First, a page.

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JOB HUNT / 14 December 2016
5 Tips to Manage the Stress/Anxiety of a Job Search
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Sarah Landrum
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Formatted your new resume and cover letter? Check. Got your references in order? Check. Job site alerts ready to hit your inbox? Check. Even when you think you’re prepared, the process of a job search never ends. There’s always more.

Every job description requires another unexpected hoop for you to jump through. There’s a major fear of making mistakes. What about the typo you found in your cover letter seven minutes after you clicked send? What if you’re too personal or not personal enough in your interview? What if you don’t know enough? What if you know too much? 

Anxiety and stress around job searching has a major impact on your day-to-day life and may affect your ability to secure a job. You’re not alone in your fear. Seventy-five percent of job searchers are afraid of being overqualified, and 92 percent of job searchers are afraid of messing up the interview. Yikes! It’s time to zap stress and anxiety, and put zest back into your job search by following these tips.

1. See Rejection as a Positive Opportunity

It’s easy to become daunted after a job rejection. Several job rejections may have you feeling down. It’s natural to take job rejection personally because careers are personal things to many people.

This is an opportunity to review how you’re applying and why you’re applying to certain positions. Is this a signal to narrow your job search to a specific position or look in a different area? Even if you’ve had many jobs, your versatile skillset will be of value to an employer. 

Perhaps you only need to adjust your strategy or the language you’re using to describe yourself. Choose the positive alternative. See your perceived weaknesses as strengths, and find out how to make them stronger. Sometimes that’s through taking on new experiences and ideas by crowdsourcing through your networks, reaching out to others.

2. Seek Out a Mentor or Touch Base With an Existing Mentor

Ideally, have a mentor both at the start of your career and where you want to work. It could be the same person. Have a mentor who has known you from the start of your career and will remind you of how far you’ve come and grown. Have a mentor whose career inspires you and who has taken a path that you currently relate to and aspire to reach. 

Choose a mentor who will help you see your own path clearly and visualize the career that you want to create for yourself. Your mentor will remind you of your goals and to be proud of your career’s development.

3. Remember: You’re Not the Only One in the Hot Seat

You’re interviewing the company, too. Why should you take on the employer? What is their real interest in you, and what about your resume and experience snagged their attention? Don’t let the employer ask all the questions, and as appropriate, intersperse your own questions.

These insights empower your answers to their prying questions, by allowing you to target your responses. It also gives you insight into what is appealing about your experience to employers. You may learn you need to look deeper into a company’s history before you apply, to make sure their mission and brand will align with your career path.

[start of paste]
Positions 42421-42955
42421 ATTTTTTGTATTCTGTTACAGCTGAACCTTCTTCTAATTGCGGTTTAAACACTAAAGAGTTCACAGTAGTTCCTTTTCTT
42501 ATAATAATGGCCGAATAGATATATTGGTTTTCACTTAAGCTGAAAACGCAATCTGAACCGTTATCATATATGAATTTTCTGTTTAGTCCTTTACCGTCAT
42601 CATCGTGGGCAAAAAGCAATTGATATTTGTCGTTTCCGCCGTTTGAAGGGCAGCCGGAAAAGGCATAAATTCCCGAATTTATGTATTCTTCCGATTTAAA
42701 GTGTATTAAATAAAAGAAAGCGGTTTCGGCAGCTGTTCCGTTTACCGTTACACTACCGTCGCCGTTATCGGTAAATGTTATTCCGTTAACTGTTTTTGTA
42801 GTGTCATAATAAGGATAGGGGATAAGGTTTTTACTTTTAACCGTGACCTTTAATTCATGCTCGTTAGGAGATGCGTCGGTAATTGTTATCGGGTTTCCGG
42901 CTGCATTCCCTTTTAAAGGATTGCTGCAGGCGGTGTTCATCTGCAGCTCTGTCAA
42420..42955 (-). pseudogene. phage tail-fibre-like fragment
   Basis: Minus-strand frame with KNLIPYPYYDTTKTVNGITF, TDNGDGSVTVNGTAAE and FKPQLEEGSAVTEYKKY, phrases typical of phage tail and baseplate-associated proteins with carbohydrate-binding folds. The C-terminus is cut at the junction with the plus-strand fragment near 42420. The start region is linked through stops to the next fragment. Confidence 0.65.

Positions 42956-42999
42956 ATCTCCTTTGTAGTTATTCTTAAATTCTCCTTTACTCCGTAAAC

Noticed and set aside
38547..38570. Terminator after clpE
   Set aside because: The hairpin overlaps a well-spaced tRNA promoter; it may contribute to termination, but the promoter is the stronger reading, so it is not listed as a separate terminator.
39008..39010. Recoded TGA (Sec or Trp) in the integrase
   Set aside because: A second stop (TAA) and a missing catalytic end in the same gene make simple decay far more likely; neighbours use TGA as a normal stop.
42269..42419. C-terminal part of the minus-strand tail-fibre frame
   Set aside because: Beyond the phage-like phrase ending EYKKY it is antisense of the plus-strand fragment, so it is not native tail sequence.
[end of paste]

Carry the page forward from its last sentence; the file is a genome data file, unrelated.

4. Invest in Life Outside Your Job Search

For the many people facing unemployment and underemployment, you may think “Yeah, like I have time for that!” Time is money, but experience is everything. 

The stress adds up. Seven out of ten people suffer from and seek relief from stress daily. Stress comes from both negative and positive events in life. You’re overwhelmed, pushed to meet deadlines and stay on task. Your life faces changes. Life goes by too quickly, and focusing on what really matters to you will aid your job search.

When you’re always on, when are you switched off? You need balance in your life. Get it by doing the following: 

You’ll get a huge boost of confidence and feel centered. You’ll have an answer to the random interview question, “So, what’ve you been reading lately?” Besides, when you’re out on a day trip adventure, you never know who you’ll meet. Networking happens at the strangest of times and places.

5. Define Realistic Job Search Hours

The keyword “realistic” is very important to your job search sanity. Designate an hour or two every week for specific tasks, but don’t go overboard and overbook your time. Don’t let your job search take away from your life.

Look for time you didn’t know you had. Do you have a long commute to an existing job? If you’re able to sit down, scroll through ads and review your resume, do it. Automate certain job search tasks, such as setting up job alerts for specific career keywords. Are there other opportunities in the day to get the small stuff of the job search done? 

The small tasks are the ones that add up quickly. These are perfect to do during the mind-numbing tasks of everyday life that have become second nature.

6. Take Control of Your Job Search

Your job search, and the stress that goes with it, doesn’t have to uproot the balance of your life. Be realistic about the time you dedicate to the job search. Be specific in your strategies and inquiries. Be prepared to adjust, because it comes with the territory. Seek out support systems, keep at it and live your life.

Don’t give all the power to the search and the employer. This is your career, your life path, and you offer something unique and valuable. Trust that, and use it to your advantage.

Sarah Landrum is a career expert and the founder of Punched Clocks. For more tips to accelerate your career, subscribe to her newsletter and follow her on social media. You can find her tweeting tips and articles @SarahLandrum